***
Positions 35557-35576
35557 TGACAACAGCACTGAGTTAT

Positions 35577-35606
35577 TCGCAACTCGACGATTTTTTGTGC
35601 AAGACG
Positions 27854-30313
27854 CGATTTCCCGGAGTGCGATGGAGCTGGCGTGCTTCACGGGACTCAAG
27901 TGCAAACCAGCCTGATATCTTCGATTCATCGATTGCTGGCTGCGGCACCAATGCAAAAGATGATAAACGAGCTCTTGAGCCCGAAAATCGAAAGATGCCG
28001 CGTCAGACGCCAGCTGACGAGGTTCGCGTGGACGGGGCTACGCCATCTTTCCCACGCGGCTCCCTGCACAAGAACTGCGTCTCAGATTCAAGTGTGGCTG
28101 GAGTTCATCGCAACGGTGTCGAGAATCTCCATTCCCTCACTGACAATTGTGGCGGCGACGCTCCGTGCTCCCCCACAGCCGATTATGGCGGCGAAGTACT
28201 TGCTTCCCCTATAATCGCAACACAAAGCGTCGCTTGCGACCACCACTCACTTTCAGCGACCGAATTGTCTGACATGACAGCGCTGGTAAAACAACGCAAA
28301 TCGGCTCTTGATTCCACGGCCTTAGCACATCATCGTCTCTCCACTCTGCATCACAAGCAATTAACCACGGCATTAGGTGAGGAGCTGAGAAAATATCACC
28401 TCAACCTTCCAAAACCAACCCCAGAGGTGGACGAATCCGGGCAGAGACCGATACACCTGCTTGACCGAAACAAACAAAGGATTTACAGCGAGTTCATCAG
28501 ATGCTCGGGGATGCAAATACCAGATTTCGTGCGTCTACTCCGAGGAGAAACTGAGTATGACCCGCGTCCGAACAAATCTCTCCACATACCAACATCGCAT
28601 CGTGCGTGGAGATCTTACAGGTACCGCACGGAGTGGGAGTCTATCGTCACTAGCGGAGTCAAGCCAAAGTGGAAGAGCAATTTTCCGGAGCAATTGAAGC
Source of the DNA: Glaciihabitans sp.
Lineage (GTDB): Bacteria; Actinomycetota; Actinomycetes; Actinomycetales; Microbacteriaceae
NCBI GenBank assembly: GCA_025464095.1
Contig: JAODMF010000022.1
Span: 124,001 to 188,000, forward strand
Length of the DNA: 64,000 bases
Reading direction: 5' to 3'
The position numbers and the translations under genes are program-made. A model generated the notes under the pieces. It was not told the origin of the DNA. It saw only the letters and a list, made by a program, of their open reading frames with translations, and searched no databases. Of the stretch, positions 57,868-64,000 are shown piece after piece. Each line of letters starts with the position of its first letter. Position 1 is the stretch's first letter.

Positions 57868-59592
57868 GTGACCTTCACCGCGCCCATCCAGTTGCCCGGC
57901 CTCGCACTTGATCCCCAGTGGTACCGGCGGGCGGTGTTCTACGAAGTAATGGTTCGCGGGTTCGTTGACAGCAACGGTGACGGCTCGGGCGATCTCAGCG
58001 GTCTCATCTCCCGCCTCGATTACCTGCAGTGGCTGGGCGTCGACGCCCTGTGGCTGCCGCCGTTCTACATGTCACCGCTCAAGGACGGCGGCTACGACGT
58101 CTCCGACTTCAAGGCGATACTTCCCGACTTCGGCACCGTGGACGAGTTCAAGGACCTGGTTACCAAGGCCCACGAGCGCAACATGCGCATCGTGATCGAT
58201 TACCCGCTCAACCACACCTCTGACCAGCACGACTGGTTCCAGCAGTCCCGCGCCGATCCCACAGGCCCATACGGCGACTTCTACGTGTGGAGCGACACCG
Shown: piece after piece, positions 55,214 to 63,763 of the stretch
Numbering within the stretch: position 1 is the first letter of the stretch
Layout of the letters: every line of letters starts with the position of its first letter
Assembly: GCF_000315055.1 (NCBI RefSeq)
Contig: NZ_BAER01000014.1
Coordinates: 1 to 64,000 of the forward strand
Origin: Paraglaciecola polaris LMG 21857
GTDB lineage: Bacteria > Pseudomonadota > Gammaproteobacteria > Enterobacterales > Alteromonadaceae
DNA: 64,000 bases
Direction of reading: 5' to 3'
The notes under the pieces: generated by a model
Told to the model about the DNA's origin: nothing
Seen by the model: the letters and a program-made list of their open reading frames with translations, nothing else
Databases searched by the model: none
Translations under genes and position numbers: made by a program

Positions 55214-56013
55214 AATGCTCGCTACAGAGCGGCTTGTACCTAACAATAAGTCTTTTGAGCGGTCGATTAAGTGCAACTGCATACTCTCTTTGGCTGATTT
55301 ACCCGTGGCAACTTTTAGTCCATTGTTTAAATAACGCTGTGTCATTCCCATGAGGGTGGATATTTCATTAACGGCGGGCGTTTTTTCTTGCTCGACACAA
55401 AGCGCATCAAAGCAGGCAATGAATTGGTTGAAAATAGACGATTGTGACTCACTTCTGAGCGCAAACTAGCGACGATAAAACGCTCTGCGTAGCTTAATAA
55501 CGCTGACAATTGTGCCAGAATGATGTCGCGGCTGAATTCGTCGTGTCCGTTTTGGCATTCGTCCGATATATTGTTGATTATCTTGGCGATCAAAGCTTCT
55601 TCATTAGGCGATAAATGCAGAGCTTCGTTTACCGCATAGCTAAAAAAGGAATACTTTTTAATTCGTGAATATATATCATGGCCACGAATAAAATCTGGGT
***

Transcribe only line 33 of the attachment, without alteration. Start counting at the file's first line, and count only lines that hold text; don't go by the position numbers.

Assembly: GCF_000315055.1 (NCBI RefSeq)